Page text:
Note:  Do not rely on this information. It is very old.

Burgoyne John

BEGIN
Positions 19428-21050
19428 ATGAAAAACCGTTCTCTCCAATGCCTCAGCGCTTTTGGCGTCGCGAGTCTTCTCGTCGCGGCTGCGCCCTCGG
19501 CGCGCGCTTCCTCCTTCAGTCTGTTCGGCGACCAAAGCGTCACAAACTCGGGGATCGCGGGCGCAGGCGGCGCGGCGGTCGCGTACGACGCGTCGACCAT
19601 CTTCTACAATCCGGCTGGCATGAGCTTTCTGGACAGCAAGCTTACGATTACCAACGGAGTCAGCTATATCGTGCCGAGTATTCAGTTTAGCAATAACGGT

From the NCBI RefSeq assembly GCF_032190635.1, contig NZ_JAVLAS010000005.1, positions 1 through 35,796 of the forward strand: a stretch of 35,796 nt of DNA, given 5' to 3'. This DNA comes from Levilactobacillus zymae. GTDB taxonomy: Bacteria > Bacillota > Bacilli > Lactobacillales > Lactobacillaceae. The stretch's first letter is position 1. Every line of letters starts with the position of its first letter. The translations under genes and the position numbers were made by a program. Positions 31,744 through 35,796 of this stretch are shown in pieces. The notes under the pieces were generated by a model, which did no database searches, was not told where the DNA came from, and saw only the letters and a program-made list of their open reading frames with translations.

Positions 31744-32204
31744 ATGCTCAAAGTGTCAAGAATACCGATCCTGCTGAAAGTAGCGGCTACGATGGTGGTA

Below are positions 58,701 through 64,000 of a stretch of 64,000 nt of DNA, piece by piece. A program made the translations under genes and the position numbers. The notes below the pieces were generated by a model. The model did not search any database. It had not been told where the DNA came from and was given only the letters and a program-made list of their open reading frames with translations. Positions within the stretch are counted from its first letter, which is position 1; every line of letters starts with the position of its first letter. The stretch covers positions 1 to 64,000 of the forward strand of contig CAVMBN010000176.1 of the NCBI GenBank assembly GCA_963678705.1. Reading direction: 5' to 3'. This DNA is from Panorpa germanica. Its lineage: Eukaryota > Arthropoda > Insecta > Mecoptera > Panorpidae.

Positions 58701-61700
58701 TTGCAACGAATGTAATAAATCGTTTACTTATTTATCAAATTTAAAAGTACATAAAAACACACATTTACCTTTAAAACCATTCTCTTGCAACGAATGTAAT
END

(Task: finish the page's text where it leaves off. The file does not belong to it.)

Burgoyne, John, supposed by some to have been the natural son of Lord Bingley, was born in 1730 and educated at Westminster, entering the army very early. He made a runaway match with Lady Chariotte Stanley, daughter of the Earl of Derby, and was for some time in disgrace. In 1760, however, he was employed in the Belle Isle expedition, and next year sat for Midhurst in Parliament, until he went with Lord Loudoun to Portugal, where he displayed great skill and daring. He was elected on his return to represent Preston, and moved a vote of censure on Clive in 1773, but in 1775 was sent out to America with reinforcements, taking part in the battle of Bunker Hill. Two years later he was given the command of a force to co-operate against the colonists from the Canadian side. He took Ticonderoga and Fort Edward, but allowed himself to be cut off at Saratoga by Gates, and signed the famous capitulation which formed the turning point of the war. He defended his conduct with ability, and after a period of disfavour was restored to his rank in 1782, and made commander-in-chief in Ireland. He served as one of the managers in the impeachment of Warren Hastings. His leisure was devoted to poetry and the drama, for which he possessed some slight talent, his best and most successful play being The Heiress. He died in 1792.